Trevor Jackson stars as a young drug dealer named Priest who has successfully operated under the police’s radar for some time. His career path has afforded him affluence, a lavish lifestyle, and respect within his community. However, Priest understands that the dope game won’t last forever so he plans an exit, but not before one final score.
I knew very little about the original SuperFly (1972) going in and perhaps that was for the best as it allowed me to not play the comparison game. While I may see it one day in the future I can give you my unadulterated thoughts on this film.
From jump I was surprised by the casting of Jackson as he is a fairly new face and a young one at that. I think he was perfectly capable in the role as an actor. He also pulled off some incredible stunts on his own, which really showcased his athleticism. However, I do think that the actual character lacked some development.
Priest comes across as very laid back, so much so that he could be described as aloof or nonchalant, which seems to point to a flaw within the script itself. The relationships he has with those closest to him- his friend Eddie (Straight Outta Compton‘s Jason Mitchell) and lover Georgia (Lex Scott Davis) for instance- never seem more than surface level although the film would have us believe otherwise.
The story itself also lacked real depth. It’s incredibly stylish and I have to credit Director X for that. He has made a successful career directing music videos since the 90’s for major artists like Usher, Justin Bieber and Rihanna. It was only right that SuperFly had the look down if nothing else.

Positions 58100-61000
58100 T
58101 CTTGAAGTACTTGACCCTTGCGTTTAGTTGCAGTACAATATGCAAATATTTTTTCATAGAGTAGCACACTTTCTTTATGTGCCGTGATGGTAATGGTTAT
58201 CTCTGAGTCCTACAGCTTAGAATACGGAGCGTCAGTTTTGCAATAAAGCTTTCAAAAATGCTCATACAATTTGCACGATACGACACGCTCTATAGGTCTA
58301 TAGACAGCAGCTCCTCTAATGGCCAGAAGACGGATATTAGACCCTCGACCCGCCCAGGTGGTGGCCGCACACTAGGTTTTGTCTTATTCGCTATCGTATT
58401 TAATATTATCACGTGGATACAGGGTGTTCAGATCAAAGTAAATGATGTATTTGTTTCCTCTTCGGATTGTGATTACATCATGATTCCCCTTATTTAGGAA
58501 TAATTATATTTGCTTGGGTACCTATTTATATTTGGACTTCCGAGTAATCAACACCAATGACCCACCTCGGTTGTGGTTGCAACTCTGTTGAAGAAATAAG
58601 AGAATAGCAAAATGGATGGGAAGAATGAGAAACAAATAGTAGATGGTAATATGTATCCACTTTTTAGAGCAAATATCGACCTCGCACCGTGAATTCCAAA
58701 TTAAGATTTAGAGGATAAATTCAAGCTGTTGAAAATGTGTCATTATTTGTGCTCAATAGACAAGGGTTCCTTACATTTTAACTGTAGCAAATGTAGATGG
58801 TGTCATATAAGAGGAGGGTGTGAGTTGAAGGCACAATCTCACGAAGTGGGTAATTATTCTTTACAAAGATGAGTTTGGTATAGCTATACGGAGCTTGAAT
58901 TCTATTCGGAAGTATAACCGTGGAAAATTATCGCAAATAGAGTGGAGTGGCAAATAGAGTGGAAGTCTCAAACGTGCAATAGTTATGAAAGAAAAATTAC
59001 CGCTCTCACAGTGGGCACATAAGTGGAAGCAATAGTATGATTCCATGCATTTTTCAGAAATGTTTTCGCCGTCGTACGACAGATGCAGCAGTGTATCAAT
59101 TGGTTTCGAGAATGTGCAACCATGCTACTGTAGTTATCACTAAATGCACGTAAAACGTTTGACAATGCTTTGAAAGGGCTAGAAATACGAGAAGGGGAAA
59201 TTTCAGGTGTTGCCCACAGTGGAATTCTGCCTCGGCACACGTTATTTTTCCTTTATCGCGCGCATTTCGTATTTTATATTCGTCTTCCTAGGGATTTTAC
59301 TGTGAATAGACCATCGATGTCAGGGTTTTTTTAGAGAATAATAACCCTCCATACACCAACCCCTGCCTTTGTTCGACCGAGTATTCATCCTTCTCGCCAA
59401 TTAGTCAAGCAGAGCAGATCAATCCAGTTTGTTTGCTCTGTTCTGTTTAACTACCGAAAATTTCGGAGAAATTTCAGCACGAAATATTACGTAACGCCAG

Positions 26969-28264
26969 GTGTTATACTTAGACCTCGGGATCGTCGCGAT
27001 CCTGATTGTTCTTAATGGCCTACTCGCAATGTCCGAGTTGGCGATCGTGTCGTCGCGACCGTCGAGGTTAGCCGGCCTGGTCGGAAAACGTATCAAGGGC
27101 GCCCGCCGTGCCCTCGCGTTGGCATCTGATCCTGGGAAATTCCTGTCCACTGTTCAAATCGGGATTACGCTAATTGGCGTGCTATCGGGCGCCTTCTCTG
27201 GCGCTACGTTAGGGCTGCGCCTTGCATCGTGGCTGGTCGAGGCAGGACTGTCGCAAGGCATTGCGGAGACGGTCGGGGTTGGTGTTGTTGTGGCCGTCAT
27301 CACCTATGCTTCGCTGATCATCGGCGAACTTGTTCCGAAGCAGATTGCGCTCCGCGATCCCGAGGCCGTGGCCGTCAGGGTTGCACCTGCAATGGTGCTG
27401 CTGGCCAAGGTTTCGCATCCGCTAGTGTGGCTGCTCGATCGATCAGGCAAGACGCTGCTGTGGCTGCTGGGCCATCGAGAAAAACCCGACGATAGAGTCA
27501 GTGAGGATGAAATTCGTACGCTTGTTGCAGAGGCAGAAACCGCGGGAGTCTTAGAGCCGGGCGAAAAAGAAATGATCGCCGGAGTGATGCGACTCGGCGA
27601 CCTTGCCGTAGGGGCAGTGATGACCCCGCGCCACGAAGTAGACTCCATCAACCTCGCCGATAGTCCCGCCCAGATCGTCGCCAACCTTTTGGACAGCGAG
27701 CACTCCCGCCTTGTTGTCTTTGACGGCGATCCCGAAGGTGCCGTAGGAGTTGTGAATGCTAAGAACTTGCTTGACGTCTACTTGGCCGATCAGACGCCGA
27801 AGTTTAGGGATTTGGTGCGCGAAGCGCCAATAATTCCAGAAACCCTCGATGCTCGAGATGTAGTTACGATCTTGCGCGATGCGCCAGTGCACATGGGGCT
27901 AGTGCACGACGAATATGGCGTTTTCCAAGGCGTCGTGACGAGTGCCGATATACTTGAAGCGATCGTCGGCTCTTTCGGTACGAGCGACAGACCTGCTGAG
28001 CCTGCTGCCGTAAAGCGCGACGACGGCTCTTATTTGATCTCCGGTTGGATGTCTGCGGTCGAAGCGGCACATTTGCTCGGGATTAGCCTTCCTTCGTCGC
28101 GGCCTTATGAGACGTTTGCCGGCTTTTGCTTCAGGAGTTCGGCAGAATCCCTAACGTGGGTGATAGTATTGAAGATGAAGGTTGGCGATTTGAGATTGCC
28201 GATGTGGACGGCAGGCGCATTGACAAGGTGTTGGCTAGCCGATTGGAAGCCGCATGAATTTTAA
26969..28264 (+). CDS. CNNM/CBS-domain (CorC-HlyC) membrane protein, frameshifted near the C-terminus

The overall look of the film is near perfect; in fact it’s easy to forgive scenes that don’t really move the plot along in any way simply because they’re pleasant to look at.
The talent isn’t missing from SuperFly either. Mitchell brings the humor as Priest’s right hand man and much of what we understand about the drug kingpin comes either from his inner monologue or dialogue with the upbeat, wise-cracking Eddie.
Michael Kenneth Williams (The Wire) stars as Scatter, a mentor of sorts to Priest who ultimately becomes a rival. He is an actor who always delivers and I liked that his character served as one of the many obstacles standing in Priest’s way of retirement.
SuperFly may not offer anything original to the genre, but I was particularly galvanized by one scene that takes place towards the movie’s end. Fed up with a dirty cop and his unscrupulous antics, Priest takes the officer’s own baton and beats him to a bloody pulp rendering him unconscious.
Picture it: a young black man attacking a white officer with decades of pent up rage and no one being there to witness it. Within the context of the film such violence seems only fair as retribution for the man’s crimes. I must say I have never seen that kind of imagery depicted onscreen before. It’s that moment that will stick with me for awhile.
I believe in supporting the culture as much as possible. I didn’t love the film, but I also didn’t hate it. If you enjoy gritty crime movies or you’re a fan of the blaxpoitation genre I recommend you see it at some point in your lifetime. Just don’t feel the need to rush out and see it today.
SuperFly is directed by the legendary Director X and the script comes from Alex Tse (Watchmen), based on the 1972 screenplay by Phillip Fenty. It stars Trevor Jackson, Jason Mitchell, Lex Scott Davis, Michael Kenneth Williams, Jennifer Morris, Kaalan Walker, Big Bank Black, Andrea Londo and Esai Morales. Cameos spotted: Rick Ross, Zaytoven, and Lecrae. SuperFly is currently in theaters!
***FYI The film received an “R” rating as it does contain strong language, mature subject matter and scenes that are absolutely NOT appropriate for young audiences.
What do you think about the possible re-emergence of blaxpoitation style films? Let me know in the comments down below!